The National Science Foundation (NSF) has launched two new Engineering Research Centers (ERCs) at the University of Michigan at Ann Arbor and Northeastern University in Boston, Mass., with an estimated NSF investment of up to $32 million over five years.
The centers, which will also receive support from participating universities, industry and state governments, will conduct pioneering research in the fields of wireless microsystems and subsurface sensing systems. The Center for Wireless Integrated Microsystems, based at the University of Michigan, plans to create miniature, low-cost microchip systems with medical and environmental applications to replace bulky and currently limiting technologies. The Center for Subsurface Sensing and Imaging at Northeastern University seeks to revolutionize the detection and imaging of objects or conditions that are underground, underwater or in the human body.
NSF has awarded $2.6 million for the first operating year of each new center. The federal funds will be supplemented by support from industry, the states of Michigan and Massachusetts and partnering universities. After three years, the NSF support is subject to review before renewal. The potential length of NSF's support is 10 years, after which ERCs are expected to become self sufficient.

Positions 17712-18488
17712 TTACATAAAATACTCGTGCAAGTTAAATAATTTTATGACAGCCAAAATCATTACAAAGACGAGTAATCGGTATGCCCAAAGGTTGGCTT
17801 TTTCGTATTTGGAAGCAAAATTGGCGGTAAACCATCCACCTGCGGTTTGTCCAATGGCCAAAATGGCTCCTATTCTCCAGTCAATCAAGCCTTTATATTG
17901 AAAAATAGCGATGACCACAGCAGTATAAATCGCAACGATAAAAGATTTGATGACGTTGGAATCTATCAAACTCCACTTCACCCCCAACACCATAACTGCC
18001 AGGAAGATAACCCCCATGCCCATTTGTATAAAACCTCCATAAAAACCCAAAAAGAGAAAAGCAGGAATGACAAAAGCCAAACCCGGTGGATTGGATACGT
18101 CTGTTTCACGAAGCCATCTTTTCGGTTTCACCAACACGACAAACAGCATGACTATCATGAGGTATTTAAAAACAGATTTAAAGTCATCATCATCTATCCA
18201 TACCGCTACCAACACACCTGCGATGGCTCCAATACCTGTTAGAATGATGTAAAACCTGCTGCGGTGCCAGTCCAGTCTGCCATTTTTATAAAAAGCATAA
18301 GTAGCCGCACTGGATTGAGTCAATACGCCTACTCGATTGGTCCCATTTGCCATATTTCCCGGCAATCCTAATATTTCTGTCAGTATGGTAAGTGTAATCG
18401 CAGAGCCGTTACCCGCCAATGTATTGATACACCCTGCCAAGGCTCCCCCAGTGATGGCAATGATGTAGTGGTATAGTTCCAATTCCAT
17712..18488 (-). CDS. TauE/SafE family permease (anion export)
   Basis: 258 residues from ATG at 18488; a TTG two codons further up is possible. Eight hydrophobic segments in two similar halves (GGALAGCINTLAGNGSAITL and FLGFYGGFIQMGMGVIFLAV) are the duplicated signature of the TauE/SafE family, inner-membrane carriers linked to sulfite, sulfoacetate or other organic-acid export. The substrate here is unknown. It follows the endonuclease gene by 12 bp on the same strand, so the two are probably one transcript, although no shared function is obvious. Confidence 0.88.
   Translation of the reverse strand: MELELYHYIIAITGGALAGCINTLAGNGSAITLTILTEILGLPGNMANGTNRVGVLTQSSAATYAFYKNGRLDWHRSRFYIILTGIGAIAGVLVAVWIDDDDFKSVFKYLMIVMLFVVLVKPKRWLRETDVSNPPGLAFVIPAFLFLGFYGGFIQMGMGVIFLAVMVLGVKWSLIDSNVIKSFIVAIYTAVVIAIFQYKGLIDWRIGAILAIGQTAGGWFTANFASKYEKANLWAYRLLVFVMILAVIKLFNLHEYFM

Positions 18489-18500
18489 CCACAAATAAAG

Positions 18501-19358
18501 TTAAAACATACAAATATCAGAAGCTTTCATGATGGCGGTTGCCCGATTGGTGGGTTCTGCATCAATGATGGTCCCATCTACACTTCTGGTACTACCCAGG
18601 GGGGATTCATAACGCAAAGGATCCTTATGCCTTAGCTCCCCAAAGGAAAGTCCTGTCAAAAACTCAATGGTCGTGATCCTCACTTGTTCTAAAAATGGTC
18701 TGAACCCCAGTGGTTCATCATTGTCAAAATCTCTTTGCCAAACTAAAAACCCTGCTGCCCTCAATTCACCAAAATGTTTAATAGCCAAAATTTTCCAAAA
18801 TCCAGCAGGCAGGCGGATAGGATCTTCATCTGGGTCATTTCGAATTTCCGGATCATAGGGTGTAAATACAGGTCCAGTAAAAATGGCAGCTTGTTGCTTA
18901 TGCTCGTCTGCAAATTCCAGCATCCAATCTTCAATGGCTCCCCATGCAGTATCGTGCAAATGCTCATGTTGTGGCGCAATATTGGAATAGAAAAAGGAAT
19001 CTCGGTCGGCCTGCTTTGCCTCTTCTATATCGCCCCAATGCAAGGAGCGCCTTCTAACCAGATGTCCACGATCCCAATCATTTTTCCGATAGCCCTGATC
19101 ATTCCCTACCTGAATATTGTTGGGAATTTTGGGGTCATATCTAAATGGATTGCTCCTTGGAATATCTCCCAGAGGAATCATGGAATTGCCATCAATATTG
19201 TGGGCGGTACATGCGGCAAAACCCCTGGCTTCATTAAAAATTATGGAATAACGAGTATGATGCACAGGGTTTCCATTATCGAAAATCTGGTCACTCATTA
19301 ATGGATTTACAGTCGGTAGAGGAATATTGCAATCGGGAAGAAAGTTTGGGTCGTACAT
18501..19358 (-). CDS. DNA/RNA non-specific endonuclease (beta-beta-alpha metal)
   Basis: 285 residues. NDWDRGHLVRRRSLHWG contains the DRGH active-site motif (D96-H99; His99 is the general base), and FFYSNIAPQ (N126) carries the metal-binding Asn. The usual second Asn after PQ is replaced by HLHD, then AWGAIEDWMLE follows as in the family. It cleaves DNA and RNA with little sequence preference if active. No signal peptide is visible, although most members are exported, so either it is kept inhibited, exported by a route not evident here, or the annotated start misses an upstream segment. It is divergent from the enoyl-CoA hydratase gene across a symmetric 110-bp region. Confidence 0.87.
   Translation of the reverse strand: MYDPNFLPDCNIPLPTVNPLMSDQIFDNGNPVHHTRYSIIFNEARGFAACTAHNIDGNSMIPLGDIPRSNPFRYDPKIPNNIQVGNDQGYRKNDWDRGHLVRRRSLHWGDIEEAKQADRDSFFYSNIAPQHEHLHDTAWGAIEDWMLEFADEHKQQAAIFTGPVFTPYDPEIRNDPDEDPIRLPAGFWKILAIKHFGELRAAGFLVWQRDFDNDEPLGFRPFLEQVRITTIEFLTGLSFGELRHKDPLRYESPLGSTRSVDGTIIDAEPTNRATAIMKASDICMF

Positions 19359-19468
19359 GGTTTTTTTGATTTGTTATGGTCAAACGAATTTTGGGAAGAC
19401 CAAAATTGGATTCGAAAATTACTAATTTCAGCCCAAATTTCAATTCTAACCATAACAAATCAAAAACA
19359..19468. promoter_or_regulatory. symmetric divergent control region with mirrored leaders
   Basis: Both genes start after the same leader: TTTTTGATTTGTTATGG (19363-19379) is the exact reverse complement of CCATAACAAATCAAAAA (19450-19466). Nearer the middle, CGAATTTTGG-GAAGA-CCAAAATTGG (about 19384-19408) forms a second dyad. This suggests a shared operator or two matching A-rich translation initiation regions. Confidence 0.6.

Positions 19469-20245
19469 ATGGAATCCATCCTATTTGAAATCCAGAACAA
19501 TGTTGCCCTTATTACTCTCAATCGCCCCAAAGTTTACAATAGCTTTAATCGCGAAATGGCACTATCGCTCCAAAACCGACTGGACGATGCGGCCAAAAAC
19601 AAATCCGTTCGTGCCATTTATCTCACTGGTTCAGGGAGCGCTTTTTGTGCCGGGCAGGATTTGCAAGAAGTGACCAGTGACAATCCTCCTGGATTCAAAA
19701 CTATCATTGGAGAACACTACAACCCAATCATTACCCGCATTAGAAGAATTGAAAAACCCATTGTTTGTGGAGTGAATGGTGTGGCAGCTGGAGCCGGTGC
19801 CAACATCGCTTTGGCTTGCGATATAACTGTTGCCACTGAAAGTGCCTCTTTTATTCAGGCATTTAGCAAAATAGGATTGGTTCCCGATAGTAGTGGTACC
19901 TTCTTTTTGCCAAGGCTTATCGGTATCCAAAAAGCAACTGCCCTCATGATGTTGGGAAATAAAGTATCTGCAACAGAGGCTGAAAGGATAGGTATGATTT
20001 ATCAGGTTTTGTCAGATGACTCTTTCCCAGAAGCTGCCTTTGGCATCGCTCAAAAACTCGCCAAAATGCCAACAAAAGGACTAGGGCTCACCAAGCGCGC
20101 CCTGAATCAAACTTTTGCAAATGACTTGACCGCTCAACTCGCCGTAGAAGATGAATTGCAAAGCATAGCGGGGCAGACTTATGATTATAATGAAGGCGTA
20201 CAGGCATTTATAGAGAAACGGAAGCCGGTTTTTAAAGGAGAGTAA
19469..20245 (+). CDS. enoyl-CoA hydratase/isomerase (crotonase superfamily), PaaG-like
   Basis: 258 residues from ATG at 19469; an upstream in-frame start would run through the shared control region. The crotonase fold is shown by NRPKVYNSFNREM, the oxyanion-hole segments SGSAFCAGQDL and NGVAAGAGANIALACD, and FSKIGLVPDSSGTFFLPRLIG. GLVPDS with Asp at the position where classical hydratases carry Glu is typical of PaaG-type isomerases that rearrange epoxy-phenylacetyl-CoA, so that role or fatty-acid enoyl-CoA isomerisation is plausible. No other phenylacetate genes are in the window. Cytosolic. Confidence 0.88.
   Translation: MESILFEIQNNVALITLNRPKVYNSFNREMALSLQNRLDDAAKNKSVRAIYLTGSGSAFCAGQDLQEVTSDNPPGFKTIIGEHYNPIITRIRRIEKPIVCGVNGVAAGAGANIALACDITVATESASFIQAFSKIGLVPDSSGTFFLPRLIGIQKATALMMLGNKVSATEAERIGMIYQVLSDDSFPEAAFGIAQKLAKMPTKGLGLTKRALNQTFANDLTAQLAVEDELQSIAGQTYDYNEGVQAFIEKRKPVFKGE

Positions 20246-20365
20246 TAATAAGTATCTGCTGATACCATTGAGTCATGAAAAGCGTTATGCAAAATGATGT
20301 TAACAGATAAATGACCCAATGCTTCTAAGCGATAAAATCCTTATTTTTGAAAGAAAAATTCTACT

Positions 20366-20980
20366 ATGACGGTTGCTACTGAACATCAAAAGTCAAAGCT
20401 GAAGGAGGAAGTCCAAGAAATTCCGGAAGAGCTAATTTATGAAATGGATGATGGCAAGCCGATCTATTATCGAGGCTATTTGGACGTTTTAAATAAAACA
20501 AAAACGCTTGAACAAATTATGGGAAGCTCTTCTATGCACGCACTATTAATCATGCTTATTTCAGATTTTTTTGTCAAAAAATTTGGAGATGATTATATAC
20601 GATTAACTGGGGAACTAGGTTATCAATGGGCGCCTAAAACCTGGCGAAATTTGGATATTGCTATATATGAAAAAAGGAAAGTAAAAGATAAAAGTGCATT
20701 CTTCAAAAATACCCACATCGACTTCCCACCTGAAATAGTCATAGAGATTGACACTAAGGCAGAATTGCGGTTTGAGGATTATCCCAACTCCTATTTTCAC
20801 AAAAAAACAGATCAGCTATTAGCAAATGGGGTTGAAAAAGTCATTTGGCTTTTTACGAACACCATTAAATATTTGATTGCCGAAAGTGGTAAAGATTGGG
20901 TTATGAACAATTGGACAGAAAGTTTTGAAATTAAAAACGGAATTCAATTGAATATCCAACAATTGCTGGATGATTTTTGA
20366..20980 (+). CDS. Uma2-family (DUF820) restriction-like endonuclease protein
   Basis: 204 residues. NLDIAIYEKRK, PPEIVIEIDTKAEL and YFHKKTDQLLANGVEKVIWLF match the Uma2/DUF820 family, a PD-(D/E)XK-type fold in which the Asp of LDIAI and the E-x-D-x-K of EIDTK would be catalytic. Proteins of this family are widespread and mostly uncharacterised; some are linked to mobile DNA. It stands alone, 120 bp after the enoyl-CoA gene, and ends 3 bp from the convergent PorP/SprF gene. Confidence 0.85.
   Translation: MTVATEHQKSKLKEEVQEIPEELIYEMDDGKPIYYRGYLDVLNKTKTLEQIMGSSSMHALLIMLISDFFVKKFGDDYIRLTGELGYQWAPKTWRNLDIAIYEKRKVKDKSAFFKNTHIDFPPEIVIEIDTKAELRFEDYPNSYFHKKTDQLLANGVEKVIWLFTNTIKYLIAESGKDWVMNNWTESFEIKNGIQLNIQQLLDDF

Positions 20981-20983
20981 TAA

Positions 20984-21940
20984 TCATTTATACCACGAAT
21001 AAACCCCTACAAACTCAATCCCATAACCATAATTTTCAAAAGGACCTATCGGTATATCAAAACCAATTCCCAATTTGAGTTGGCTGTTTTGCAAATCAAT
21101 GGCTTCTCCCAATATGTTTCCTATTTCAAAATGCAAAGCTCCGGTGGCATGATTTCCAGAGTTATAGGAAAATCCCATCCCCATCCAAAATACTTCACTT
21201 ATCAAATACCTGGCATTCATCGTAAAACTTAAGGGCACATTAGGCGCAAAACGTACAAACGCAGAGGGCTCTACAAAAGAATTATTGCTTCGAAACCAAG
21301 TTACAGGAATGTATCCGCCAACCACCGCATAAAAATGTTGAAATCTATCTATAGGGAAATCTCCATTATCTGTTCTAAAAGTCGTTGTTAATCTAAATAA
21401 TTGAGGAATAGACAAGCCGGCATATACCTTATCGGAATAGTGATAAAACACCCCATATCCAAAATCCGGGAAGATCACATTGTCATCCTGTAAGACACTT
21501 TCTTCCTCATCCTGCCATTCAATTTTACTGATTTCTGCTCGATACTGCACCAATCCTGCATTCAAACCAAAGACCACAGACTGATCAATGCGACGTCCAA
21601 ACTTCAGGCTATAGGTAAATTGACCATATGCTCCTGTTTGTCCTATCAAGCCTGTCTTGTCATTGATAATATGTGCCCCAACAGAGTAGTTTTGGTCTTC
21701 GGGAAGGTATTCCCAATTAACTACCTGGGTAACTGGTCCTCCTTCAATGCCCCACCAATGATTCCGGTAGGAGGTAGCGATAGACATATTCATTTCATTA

NSF has launched 37 ERCs since 1985; with the two new centers, 20 are currently receiving NSF support. The ERCs provide opportunities for interdisciplinary teams from government, industry and universities to collaborate on crucial research in emerging technologies and to train the next generation of engineers. Participation in these centers has significantly boosted the competitiveness of partner firms, and graduates of the centers have an excellent record of technological innovation in industry.
"Integration of multiple paths of research is critical for continuing progress in science, engineering and technological innovation," said NSF's Lynn Preston, director of the ERC program. "The NSF Engineering Research Centers partner universities and industry to provide the next generation of technology and an effective engineering work force, both of which are increasingly important to the economy and to peoples' lives."
The new centers will develop specialized engineering courses, internships and summer training programs for undergraduate and graduate students and teachers. They also plan programs for middle and high school students and teachers.
For more information, see: http://www.eng.nsf.gov/eec/erc.htm
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